Visually Pokemon Colosseum is gorgeous. Everything is crisp and bright. What impresses you the most, as you might expect, is seeing your favorite Pokemon in 3-D on the Gamecube. Every Pokemon is very good looking, and definitely uses the Cube’s power to its fullest. The environments are equally as good. The stadiums you battle in are beautifully done, and have a lot of detail to be appreciated. What impressed me even more was the attention and detail given to the population or Orre. The people you meet in various towns, and both friendly and unfriendly enemy trainers have their own look to them and it really helps bring the game to life even more. Overall, there is little room to complain about the visuals in Pokemon Colosseum, as it is by far the strongest part of the entire game. Unfortunately, the same can not be said for sound. While the battle and town themes are decent, there is one glaring problem with the sound. We are still being given the same Pokemon “sounds” or “cries” that we have gotten since the day Pokemon came out with Red and Blue. Instead of having sounds from the animated series for the Pokemon, we are instead given the same old sounds we have had for every handheld release to date. There really is no excuse for that that way I see it. It is obvious that with the technology we have today with a system like the Gamecube, that we could have had more realistic sounds to go with the visuals. What it boils down to is laziness on the part of Nintendo and the new developers, Genius Sonority. Luckily, this is the only true weak point to Pokemon Colosseum, and in the grand scheme of things it does not detract from the gaming experience in a huge way.
Pokemon Colosseum does bring some originality to a series that has become one of Nintendo’s stalwarts in recent years. The exclusive use of two-on-two battling throughout the game, and the new concept of snagging opponents Pokemon and then purifying them to use them without limitations in battle are refreshing to a Pokemon veteran. The inclusion of a both a story and battle mode “battle tower” also helps give the game more replay value. And of course the separate battle mode is always fun for those who don’t feel like playing the story mode at the moment. However, when it comes to originality, Pokemon delivers in terms of connectivity with the GBA and your Ruby or Sapphire cart. Once you beat the game, you are now allowed to trade Pokemon from your story mode Colosseum team and your GBA team. This is great news for Pokemon fans, because in Pokemon Colosseum you catch many Pokemon that were only found in Gold and Silver, and thus not available in the Ruby or Sapphire. Many Pokemon fans will delight in being able to have a Tyranitar or a Houndoom on their carts to use while battling their friends. This also makes it possible for those fanatical collectors whose ambition is to have every single Pokemon. Of course, no one will be able to get every single Pokemon until the releases of Fire Red and Leaf Green, which will allow you access too many of the first generation Pokemon that did not make the cut for the first GBA games or Pokemon Colosseum.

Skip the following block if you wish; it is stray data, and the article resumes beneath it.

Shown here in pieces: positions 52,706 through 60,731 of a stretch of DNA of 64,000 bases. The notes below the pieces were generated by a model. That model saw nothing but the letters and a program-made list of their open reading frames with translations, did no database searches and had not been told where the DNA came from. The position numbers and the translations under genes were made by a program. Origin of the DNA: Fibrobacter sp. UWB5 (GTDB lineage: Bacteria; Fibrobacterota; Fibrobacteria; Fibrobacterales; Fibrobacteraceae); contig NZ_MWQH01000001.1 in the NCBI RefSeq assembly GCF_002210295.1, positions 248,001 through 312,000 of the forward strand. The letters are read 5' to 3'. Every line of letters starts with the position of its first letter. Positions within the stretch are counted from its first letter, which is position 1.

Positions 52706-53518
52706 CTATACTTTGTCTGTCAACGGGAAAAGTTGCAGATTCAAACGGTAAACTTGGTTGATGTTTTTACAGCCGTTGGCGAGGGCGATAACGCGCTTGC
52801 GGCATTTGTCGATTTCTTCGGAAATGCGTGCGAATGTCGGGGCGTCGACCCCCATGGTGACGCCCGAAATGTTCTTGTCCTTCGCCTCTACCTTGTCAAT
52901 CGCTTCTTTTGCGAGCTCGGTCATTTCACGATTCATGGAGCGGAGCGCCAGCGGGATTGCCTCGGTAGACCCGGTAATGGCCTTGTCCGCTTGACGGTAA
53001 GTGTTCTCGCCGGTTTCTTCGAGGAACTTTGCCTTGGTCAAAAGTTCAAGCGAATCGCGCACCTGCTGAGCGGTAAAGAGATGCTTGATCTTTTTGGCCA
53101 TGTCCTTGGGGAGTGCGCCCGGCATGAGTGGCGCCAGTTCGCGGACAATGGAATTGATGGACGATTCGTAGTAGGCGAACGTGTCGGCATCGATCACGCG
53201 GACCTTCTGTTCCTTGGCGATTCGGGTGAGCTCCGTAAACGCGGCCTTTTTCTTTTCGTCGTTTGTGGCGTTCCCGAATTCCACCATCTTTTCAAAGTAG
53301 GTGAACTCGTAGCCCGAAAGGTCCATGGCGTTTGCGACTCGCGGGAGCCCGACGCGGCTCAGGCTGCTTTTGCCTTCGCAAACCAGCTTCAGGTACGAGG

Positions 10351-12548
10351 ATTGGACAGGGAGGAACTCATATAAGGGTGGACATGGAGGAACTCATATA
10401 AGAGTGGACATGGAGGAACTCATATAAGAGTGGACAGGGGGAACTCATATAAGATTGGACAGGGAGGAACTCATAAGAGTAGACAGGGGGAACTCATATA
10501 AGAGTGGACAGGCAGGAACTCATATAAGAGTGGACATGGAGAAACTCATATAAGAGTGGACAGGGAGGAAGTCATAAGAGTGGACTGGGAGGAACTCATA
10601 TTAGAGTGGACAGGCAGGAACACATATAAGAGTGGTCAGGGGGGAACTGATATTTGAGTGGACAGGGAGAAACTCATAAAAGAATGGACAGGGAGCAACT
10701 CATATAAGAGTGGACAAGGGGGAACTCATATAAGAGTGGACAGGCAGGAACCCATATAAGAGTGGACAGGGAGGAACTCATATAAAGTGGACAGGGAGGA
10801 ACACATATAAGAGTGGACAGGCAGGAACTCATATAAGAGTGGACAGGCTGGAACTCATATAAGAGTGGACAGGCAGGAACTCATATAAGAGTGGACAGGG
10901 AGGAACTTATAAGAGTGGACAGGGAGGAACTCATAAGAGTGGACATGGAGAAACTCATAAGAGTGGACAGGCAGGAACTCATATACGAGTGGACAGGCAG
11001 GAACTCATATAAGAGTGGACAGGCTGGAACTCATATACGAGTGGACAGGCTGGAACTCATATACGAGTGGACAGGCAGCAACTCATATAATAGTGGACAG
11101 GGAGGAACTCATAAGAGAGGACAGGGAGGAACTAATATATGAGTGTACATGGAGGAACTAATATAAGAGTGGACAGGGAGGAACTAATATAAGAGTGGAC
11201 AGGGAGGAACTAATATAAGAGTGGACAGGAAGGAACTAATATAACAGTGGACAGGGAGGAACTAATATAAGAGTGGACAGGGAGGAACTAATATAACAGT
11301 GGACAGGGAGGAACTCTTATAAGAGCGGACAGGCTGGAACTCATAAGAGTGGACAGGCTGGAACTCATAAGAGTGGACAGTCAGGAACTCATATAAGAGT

I would also be remiss if I didn’t mention the multi-player features of Pokemon Colosseum. Allowing up to 4 friends to battle at once in a two-on-two setting is something we have never seen before, and it is a good selling point for those of us with friends who also enjoy the Pokemon series. In the end, Pokemon Colosseum is no more challenging than any other Pokemon game. But the fan factor remains the same, while adding some cool new features to the Pokemon world. If you’re a Pokemon fan, than you’ll be glued to your Cube until you get everything you can in this game, because it is very fun, and very addicting. If you are not a Pokemon fan, then this game probably isn’t for you if you’re interesting in getting started with the series. Regardless, it is a fun game play experience, and by providing you with anywhere from 30 to 50 hours of play it is more than worth your money.